For as long as you can remember, writing’s been your thing. From writing fantasy novels as a kid, to vehemently studying literature in college, to being the person all your friends go to every time they need an editor for a cover letter, it’s not only something you’re good at but something you love. And lately, you’ve been thinking of making money from it. After all, why not start a business doing what you love?
Luckily, there are some great ways you can turn your love of writing into a business because these days there are lots of ways that you can reach potential customers online. Here’s how:
1 Start a blog
It seems like everyone these days has a blog–and it’s true, considering that, by 2020, the number of bloggers is estimated to reach 31.7 million. But just because it’s a popular online endeavor doesn’t mean that you can’t make money from it. The fact is, lots of people are working in blogging because it’s one of the most effective ways to make money. Because platforms like Facebook and Instagram are so popular, content is king.
According to Holy Johnson, a writer and entrepreneur who now has time for traveling the world and being with her family, “While you don’t necessarily need a full-fledged blog to work as a freelancer or writer, it helps to have an “online home” where people can find you. For some people, it’s a blog they update several times per month. For others, it’s more of an online business card that showcases their best work.”
2 Know your ideal clients–and write for them
Oberlo.com, a website that specializes in dropshipping for ecommerce business leaders, is constantly posting content that interests their clients, from the pros and cons of wholesale dropshipping to free online logo makers. They know their audience and post constantly, which in turn gives them success. 43 percent of people admit to skimming blog posts, which is why it’s so important for your content to be creative, informative, and helpful to your ideal clients.
So, for example, if you’re providing writing and editing assistance to college students, then your content will include things like “10 Best Apps to Help You Ace Your Next Exam.” If you’re writing branded content and want to get clients like Juul e-cigarettes, then you can write an article such as “7 Ways to Improve your SEO Strategy.” Not sure what kind of content your clients need? Then check out HubSpot’s free buyer persona template.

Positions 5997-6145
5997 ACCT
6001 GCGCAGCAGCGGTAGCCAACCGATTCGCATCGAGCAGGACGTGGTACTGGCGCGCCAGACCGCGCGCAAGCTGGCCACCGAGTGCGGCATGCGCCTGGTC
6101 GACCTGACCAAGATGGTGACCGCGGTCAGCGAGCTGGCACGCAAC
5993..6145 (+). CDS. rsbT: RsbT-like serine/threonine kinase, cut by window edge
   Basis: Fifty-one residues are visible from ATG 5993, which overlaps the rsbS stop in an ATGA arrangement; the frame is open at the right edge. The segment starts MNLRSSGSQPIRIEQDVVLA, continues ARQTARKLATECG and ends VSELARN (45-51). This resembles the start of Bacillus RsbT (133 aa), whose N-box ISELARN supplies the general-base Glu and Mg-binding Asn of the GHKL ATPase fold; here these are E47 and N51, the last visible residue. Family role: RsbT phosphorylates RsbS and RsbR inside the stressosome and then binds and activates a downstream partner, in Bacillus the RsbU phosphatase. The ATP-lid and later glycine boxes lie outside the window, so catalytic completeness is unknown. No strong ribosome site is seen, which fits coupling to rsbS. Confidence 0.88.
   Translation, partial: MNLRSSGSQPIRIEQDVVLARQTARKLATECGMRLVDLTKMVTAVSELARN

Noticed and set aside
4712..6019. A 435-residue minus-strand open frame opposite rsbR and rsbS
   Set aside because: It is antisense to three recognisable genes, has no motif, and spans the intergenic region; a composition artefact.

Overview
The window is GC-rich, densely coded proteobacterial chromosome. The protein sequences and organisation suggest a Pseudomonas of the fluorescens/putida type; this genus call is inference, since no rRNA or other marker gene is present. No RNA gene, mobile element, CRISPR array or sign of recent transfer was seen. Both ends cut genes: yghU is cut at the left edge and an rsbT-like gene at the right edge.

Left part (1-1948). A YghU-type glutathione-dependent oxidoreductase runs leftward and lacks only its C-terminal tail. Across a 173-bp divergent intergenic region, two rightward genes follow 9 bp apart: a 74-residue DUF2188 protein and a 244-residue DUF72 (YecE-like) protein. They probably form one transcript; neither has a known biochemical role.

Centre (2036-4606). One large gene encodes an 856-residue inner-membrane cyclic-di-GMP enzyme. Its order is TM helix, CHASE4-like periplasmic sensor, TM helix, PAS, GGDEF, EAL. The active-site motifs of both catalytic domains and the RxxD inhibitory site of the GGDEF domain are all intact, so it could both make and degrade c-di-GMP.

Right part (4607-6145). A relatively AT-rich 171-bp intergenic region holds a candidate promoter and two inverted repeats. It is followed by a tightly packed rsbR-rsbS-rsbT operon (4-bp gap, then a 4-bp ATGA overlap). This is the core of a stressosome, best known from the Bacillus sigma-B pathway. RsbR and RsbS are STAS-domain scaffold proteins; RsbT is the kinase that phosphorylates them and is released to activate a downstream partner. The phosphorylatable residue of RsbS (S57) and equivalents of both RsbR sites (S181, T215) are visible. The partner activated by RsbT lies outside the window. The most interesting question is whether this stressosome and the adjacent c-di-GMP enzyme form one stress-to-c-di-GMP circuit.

3 Use an SEO Strategy
Speaking of SEO strategy, if you want people to come across your writing services website, portfolio, or blog, and get clients through it, then you need to focus on your Search Engine Optimization (SEO) strategy. Basically, it’s a way to get more hits on Google–and get a high enough score that you’ll appear within the first couple pages of results. One great way of doing is this to post regularly; websites with a blog usually have 434 percent more indexed pages, which means that they’re more likely to appear at the top of search results.
Additionally, there are specific hacks you can use for SEO. It’s not just about using the right keywords anymore, now that Google’s analytics are more and more complex–you’ll also want to optimize your pictures and include external links. For more on how to improve your SEO, check out this article.
4 Take your business seriously
Especially because writing is something you love, and because many people think it’s one of those services they deserve for free (or for an incredibly low rate), you may be willing to accept lower pay or even write for free. But you should be taking yourself as seriously as the writing you love so much. But the fact is, advertising and copywriting work can earn you over $3,000 per piece–so don’t forget your value as a creative.
According to freelancewriting.com, “You must ask for a retainer – a payment up front – from your clients. Since magazines and newspapers fight this, writing for them should only be a minor part of your writing income…Businesses and websites expect to pay some portion of your fee in advance, so they’re your preferred clients. The up-front retainer is 50 percent. On long projects, you can accept payment at specific milestones – a third up front, a third on delivery of half the project, and so on.”
As you can see, turning your love of writing is actually possible–it’s all about putting yourself out there online, with content and beautiful website clients can visit, and knowing your worth as a business leader. It’ll be slow, in the beginning, but just patient: it’s worth the wait.
What inspired you to turn your love of writing into a business?